Will Ge­or­gia say ‘yes’ to med­i­cal mar­i­juana?

The Covington News - - OPINION - DOROTHY FRA­ZIER PIEDRAHITA COLUM­NIST Dorothy Fra­zier Piedrahita wel­comes reader com­ments. She can be reached at ufra­zier2001@ya­hoo.com.

Can it be that the state Ge­or­gia might stop say­ing no to med­i­cal mar­i­juana?

It seems that a few brave state law­mak­ers might at least be tak­ing a look at the is­sue.

When I be­gan writ­ing a col­umn for The Covington News, I wrote in my in­tro­duc­tion to you, my read­ers: “I may some­times write ar­ti­cles that you may dis­agree with or con­sider provoca­tive.”

Med­i­cal mar­i­juana might well be one of those touchy sub­jects.

Last week, two Ge­or­gia fam­i­lies de­cided to move to Colorado so their ill chil­dren could get med­i­cal mar­i­juana. One child was re­ceiv­ing the med­i­ca­tion in oil form; I don’t have in­for­ma­tion on the other fam­ily. How­ever, I will be look­ing for more in­for­ma­tion about these fam­i­lies, who had to move to an­other state to get a treat­ment for their chil­dren that is il­le­gal here in Ge­or­gia.

Ge­or­gia is one of the states in which, in the past, peo­ple might never have spo­ken openly in sup­port of med­i­cal mar­i­juana. But re­cently, Sen. Josh McKoon ( R) at least met with Sharon Ravert of Peachtree NORML and James Bell of GA CARE. Their two groups are play­ing lead­ing roles in at­tempts to help Ge­or­gia res­i­dents with med­i­cal prob­lems re­ceive mar­i­juana in any form.

In re­search­ing med­i­cal mar­i­juana, I dis­cov­ered it can be given in lozenge form to chil­dren, and it has brought re­lief to chil­dren suf­fer­ing from can­cer and other se­ri­ous ail­ments.

Aimee Swartz wrote in The Sci­en­tist about 16- year- old Lauren Scott, who has been fight­ing un­dif­fer­en­ti­ated soft tis­sue sar­coma, a rare and ag­gres­sive form of can­cer, for more than three years. Af­ter a brief pe­riod of re­mis­sion Lauren’s can­cer spread to her lungs, where a large, in­op­er­a­ble tu­mor makes daily ac­tiv­i­ties and, some­times, breath­ing dif­fi­cult.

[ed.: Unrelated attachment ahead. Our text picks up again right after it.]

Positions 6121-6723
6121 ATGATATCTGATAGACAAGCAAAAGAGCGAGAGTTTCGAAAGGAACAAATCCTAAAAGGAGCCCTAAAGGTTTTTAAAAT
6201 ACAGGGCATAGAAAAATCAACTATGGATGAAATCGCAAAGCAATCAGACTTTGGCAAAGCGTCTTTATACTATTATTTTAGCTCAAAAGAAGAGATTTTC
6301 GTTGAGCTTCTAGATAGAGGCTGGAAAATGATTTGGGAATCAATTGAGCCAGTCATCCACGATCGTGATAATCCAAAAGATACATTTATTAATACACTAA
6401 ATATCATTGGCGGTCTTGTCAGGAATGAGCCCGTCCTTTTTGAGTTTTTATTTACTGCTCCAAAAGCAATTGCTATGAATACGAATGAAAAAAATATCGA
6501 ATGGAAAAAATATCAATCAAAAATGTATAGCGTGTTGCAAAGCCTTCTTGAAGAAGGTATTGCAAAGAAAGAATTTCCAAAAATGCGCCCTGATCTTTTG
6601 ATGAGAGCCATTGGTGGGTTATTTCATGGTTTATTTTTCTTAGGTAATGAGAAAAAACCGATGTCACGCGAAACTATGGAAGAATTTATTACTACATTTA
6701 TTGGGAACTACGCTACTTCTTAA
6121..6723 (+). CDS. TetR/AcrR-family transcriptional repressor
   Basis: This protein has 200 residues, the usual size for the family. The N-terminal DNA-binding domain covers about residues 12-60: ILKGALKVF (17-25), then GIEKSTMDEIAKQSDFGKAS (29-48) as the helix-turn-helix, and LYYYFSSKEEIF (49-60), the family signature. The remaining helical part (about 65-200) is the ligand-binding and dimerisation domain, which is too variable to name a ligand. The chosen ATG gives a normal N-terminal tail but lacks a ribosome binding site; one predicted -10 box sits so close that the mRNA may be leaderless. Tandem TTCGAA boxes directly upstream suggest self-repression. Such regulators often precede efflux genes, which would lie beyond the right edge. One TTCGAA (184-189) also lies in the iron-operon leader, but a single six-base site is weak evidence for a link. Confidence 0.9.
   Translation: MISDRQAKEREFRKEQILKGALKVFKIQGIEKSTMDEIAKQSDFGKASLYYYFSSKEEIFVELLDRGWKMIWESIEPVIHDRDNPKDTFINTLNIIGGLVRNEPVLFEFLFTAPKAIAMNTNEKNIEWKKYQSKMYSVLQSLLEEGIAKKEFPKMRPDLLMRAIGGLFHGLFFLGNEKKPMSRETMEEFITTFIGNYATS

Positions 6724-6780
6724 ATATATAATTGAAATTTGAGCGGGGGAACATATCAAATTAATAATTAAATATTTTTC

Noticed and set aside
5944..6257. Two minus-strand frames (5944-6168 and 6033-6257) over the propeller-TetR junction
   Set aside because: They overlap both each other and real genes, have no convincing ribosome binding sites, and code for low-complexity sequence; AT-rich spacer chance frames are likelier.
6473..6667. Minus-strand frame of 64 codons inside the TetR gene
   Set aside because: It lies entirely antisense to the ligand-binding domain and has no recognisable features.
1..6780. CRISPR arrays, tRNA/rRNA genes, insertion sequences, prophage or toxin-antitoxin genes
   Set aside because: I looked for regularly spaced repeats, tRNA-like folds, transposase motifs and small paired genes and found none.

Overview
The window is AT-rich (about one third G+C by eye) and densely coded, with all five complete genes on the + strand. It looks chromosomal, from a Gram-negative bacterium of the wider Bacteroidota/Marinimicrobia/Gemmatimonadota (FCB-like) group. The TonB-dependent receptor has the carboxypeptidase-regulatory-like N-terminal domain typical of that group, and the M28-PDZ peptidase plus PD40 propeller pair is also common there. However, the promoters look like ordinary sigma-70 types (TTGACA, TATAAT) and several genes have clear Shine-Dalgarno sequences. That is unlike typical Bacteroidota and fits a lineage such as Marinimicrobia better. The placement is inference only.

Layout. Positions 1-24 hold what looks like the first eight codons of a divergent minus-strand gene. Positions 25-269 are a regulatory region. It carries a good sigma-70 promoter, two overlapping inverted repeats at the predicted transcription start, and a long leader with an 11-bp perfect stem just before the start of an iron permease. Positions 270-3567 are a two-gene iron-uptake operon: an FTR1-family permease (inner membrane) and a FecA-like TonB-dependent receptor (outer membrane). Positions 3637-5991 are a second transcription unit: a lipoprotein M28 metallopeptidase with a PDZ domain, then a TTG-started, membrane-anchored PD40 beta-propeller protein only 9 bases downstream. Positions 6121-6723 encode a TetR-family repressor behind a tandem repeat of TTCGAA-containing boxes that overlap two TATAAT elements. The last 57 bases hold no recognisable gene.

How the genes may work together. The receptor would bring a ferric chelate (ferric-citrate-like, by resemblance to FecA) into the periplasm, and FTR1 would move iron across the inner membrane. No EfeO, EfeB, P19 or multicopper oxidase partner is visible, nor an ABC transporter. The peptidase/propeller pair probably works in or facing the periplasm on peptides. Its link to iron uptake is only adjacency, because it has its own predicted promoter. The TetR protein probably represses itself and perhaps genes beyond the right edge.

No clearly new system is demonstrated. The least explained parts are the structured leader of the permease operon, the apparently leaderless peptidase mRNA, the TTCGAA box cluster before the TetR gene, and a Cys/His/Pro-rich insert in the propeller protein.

Lauren’s mother, Cherri Chiodo, says the med­i­cal cannabis that her daugh­ter re­ceives is an oil that is es­pe­cially rich in cannabid­iol ( CBD), the chem­i­cal that con­tains much of mar­i­juana’s medic­i­nal prop­er­ties, and low in THC ( tetrahy­dro­cannabi­nol), the psy­choac­tive chem­i­cal that makes peo­ple “high.” Chiodo notes the treat­ment also helps to stim­u­late Lauren’s ap­petite, along with re­duc­ing the “anx­i­ety that comes from fac­ing a ter­mi­nal can­cer.”

Eigh­teen states and the Dis­trict of Columbia have le­gal­ized med­i­cal mar­i­juana for pa­tients with qual­i­fy­ing med­i­cal con­di­tions and chronic pain.

In my opin­ion, Ge­or­gia cer­tainly has cit­i­zens who could ben­e­fit from med­i­cal mar­i­juana. It could help to di­min­ish the pain and anx­i­ety that come with fac­ing ter­mi­nal can­cer.

The ques­tion is: Are Ge­or­gians will­ing to take a look at the re­search and be­lieve the find­ings?

No one is try­ing to push med­i­cal mar­i­juana down any­one’s throat. How­ever, I be­lieve many Ge­or­gia res­i­dents take med­i­ca­tions ev­ery day without un­der­stand­ing the bad side ef­fects that come with those treat­ments.

Ge­or­gia might be one of the states where it will take decades to get be­hind a proven med­i­ca­tion to help peo­ple who have deadly se­ri­ous med­i­cal prob­lems.

Mar­i­juana pro­vides greater pain re­lief when taken in pill form than when smoked, ac­cord­ing to a study pub­lished last year.

As the sis­ter of a man who has mul­ti­ple scle­ro­sis, I am grate­ful that my brother isn’t in the kind of pain that some MS pa­tients suf­fer. I am happy to see that doc­tors are look­ing more closely at cannabis for pa­tients seek­ing re­lief from pain. Some ju­ris­dic­tions al­low the med­i­cal use of the drug for this pur­pose.

Should Ge­or­gia fol­low other states and le­gal­ize mar­i­juana? It’s a ques­tion we must all pon­der for our­selves. I would say keep a open mind and read what the stud­ies have con­cluded.

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